The EuroDIG conference itself is a good example that working together can ensure a better online world. The Internet owes much of its success to how it has been governed, especially the approach that we call the multi-stakeholder model, an approach that is bottom-up and inclusive, for contributing, transparency, and for respect of rule of law.
The European Commission believes this is the best approach. We have put forth the idea of a forum for observing and discussing developments in the Internet policy. It is a simple but effective way for stakeholders to engage with a complex Web of policies relating to the Internet. And I’m delighted that so many stakeholders have expressed an interest in joining, from Governments to Civil Society, from Europe and across the world.
We have already taken action in many areas of Internet Governance, from cybersecurity to Consumer Protection, and will continue to take a wider strategic look at our approach to Internet related policies.
With this approach, we can ensure that whatever the topic, we remember to think digital, so that the Internet we enjoy here in Europe continues to benefit people across the world.
I thank you for your attention.
>> ELISABETE PIRES: Now I will give the floor to Pedro Carneiro, who will convey the message from the Secretary of State of Science of Portugal.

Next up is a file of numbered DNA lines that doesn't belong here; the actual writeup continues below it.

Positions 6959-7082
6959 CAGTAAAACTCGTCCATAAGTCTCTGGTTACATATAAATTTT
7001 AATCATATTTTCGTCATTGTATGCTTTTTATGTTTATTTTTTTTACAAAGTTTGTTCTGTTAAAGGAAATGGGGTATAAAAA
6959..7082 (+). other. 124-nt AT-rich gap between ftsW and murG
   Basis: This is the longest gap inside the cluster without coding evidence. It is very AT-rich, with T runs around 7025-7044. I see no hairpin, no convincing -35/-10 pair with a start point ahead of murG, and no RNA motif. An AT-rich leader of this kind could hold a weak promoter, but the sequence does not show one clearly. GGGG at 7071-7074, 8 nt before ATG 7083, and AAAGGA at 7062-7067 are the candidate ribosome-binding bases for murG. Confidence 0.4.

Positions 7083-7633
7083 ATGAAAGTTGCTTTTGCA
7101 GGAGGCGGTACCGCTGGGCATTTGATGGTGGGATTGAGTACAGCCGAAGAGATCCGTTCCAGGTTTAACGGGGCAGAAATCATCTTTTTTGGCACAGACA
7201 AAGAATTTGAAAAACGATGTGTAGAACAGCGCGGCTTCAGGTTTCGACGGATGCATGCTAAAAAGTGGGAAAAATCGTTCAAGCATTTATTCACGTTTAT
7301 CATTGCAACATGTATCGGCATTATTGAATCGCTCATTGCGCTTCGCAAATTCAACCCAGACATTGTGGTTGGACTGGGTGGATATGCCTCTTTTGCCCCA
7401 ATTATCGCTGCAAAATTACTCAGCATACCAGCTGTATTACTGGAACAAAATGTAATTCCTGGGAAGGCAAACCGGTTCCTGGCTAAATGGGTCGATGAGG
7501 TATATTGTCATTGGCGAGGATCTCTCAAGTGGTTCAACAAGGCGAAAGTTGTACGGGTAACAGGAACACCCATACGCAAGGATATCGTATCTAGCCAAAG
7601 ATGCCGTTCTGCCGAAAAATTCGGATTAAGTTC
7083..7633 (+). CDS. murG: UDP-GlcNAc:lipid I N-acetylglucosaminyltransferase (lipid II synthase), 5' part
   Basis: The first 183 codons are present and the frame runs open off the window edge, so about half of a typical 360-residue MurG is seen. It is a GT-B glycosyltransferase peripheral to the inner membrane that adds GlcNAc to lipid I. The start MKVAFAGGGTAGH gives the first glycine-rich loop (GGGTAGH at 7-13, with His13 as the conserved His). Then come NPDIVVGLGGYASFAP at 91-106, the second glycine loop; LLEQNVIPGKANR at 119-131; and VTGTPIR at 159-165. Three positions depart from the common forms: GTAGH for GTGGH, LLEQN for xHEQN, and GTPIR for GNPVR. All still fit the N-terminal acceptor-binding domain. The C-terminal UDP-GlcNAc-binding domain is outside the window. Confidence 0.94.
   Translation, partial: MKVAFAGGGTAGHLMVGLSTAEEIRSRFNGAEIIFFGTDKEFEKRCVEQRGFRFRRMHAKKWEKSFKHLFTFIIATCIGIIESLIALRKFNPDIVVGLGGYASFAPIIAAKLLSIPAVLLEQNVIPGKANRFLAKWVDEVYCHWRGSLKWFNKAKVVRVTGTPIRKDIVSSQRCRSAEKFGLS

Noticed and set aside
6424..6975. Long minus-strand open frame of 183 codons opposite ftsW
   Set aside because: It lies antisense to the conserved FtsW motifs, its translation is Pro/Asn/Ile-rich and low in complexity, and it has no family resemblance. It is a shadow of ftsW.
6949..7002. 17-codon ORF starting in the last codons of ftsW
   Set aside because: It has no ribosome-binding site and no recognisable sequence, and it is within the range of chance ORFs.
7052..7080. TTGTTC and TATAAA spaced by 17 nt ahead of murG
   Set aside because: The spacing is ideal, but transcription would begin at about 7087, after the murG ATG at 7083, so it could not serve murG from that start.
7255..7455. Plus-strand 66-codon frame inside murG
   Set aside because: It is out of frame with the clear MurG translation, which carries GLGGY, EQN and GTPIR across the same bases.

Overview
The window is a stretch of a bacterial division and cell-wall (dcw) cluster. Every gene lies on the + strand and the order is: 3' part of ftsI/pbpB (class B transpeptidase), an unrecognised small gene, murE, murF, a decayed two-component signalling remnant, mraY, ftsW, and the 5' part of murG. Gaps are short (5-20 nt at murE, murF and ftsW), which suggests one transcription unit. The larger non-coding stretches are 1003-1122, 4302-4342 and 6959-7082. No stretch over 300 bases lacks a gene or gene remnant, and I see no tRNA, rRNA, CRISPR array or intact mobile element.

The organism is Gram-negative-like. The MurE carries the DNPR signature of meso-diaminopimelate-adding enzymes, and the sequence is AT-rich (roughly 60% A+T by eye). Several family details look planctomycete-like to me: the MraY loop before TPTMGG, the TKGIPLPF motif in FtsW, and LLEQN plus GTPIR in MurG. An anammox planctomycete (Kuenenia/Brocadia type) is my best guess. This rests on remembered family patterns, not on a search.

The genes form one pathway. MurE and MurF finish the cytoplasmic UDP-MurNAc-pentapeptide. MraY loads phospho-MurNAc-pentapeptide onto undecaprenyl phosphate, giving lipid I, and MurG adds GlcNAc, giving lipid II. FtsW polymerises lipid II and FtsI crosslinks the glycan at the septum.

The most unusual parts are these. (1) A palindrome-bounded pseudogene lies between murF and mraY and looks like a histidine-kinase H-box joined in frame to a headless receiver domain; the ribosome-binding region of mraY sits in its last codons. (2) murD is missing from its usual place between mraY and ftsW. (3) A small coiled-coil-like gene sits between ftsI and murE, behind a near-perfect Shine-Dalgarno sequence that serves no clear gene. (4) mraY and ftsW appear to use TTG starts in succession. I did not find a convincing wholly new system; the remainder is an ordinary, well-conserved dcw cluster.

>> PEDRO CARNEIRO: I welcome you in Lisbon to the 6th edition of the European Dialogue on Internet Governance.
The Internet was a remarkable revolutionary idea of scientists. Initially, it was only acknowledged in academic and different circles, but very quickly it impacted all areas of human activity. It radically transformed communications, even if it caught the telecommunications industry which took some time to react.
But more important, it deeply impacted in all economy and society affecting the way you all live, how we learn, research, interact and even how we use leisuretime.
Basic research has frequently opened new economic and social avenues, often in unexpected ways. The Internet is one of the discoveries with the highest impact. It has provided new economic and social opportunities, and it has the potential of sustaining further growth at a time when it is mostly needed. In particular, with new developments related to big data and mobile applications and smart sensor-based networks in cities, and environmental management.
The open character of the Internet and its end-to-end communication principle enabled science and technology-based innovation ventures to develop and it continues to sizably impact business.
It is essential that these basic principles that allowed such impressive developments is sustained and no disruptions come from attacks to restrict openness and free secure data flows. Besides, the Internet has substantially enlarged the public space of social and political discussion, based on Freedom of Expression and impacting on the expression of human rights and Democracy.